I tied up some flies known locally as careybuggers (a cross between a Carey Special and a wooly bugger). I was a little concerned with her ability to use a single action reel so I setup a small spinning rod with light line to help get the fly down.
Saturday came and we packed up all the necessary gear, hitched up the small aluminum boat and headed to the lake. What a great day for fishing. Temperature was a comfortable high sixties and the skies were slightly overcast with no threat of rain. We helped Ember into the boat and headed out to the lake. I tied a fly on her line, helped mom get her rod ready and setup my own. We started to slowly troll with the help of a small electric motor. Five minutes and Ember had the first fish. With gentle instruction she was able to bring in a nice 16 inch rainbow. I will never forget the joy on her face nor the joy that I felt at that moment. I have never cried a tear over catching fish before. I must admit my eyes were moist. I realized just how much I love my family.
Ember not only caught the first. She caught the most and the biggest. She wants to go fishing again just as soon as we can and honestly I canít wait to take her.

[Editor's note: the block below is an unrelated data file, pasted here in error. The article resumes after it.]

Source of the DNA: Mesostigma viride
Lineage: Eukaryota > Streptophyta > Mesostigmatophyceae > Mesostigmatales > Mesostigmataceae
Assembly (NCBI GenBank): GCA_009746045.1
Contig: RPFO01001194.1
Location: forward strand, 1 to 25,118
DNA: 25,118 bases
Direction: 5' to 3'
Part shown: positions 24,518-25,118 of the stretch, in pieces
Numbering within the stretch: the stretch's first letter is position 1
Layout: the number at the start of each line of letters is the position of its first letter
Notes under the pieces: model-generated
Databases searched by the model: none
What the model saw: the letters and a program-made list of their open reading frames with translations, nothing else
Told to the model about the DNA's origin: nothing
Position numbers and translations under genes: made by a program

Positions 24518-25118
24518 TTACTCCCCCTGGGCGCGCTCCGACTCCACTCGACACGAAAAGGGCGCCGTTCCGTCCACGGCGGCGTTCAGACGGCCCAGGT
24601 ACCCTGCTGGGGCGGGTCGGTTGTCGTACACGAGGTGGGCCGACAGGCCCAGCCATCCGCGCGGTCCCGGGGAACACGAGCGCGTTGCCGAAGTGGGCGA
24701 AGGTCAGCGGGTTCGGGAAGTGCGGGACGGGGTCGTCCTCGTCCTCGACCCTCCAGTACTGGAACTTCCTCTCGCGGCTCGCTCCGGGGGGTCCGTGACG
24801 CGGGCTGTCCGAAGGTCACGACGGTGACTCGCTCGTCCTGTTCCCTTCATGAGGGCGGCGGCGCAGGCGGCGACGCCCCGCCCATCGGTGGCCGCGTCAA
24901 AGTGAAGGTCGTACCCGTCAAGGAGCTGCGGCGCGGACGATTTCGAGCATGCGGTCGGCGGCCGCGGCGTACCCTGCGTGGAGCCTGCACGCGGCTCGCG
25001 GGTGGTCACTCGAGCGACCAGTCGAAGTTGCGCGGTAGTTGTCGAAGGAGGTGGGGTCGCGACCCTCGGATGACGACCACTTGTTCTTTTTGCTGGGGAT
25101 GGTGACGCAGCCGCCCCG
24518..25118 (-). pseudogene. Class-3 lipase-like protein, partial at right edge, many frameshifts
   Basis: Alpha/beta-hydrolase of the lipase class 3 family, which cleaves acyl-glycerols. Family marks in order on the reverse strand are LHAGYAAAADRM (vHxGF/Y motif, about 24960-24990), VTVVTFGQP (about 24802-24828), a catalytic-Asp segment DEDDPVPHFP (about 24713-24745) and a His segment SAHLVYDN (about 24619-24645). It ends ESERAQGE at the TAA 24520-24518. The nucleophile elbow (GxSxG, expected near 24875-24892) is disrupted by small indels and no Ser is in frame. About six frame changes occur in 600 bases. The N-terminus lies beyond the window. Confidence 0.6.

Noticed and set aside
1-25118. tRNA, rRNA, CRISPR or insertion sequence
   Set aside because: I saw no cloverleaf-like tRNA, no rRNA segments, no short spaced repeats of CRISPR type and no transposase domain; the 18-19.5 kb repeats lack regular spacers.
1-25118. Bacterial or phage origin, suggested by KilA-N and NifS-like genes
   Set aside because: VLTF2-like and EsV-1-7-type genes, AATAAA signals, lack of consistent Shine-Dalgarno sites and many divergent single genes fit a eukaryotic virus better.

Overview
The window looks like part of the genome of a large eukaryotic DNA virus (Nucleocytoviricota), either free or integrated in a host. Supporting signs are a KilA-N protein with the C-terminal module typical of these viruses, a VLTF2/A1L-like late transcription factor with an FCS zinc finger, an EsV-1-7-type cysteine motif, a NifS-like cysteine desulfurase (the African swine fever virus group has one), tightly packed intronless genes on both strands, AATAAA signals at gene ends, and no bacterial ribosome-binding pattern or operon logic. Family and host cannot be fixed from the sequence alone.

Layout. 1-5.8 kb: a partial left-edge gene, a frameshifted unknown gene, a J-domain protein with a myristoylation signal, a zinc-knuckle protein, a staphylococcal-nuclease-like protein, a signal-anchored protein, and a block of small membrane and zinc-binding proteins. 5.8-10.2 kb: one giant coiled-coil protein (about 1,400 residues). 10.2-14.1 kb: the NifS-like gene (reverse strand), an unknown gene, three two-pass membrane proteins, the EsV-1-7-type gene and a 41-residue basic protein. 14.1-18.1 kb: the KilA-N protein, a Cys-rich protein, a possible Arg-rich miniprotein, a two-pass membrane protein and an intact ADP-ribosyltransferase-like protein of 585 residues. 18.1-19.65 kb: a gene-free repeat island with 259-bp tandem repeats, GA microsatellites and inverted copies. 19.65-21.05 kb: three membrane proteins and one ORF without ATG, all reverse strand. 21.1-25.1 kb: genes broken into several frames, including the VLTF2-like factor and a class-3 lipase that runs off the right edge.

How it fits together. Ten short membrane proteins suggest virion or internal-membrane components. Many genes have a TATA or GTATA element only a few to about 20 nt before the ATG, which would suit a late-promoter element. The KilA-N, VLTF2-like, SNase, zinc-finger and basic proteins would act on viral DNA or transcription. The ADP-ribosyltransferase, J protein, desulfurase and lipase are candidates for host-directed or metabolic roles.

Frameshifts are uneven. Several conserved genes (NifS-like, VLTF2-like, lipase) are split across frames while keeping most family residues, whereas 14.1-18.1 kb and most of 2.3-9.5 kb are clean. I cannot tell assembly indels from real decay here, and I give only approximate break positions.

Ember is a lucky girl.
Loving parents and a little fishing sounds like the best theropy she will ever get.
Best of fishing to the three of you.
11-20-2002, 01:39 PM
Just a flat out excellent story, thanks for sharing!
Good thing I don't have to speak this reply because the lump in my throat would make it pretty tough right now. It's inspiring to hear about your day together and although the accident was so very unfortunate it's great to know that you have a lifetime of precious memories with your family in the years to come.
11-20-2002, 03:54 PM
Ember lives with her mom and I now. We have legal guardianship of her.
She is doing wonderfully and we consider her a true gift. She does suffer from some of the classic maladies of Traumatic Brain Injury (TBI). Short-term memory lose, head aches, balance problems, etc. Mostly she displays the mentality of a young adolescent and that is a poor analogy at best.
Ember loves the outdoors, camping and fishing. During the spring, I take her lake fishing for trout and in the fall, we do some cutthroat fishing in the river. She is learning to cast from a sitting position and read cutthroat water. Some of my favorite fishing trips is with my daughter.
Thanks for the replies,
More stories please..............Juro?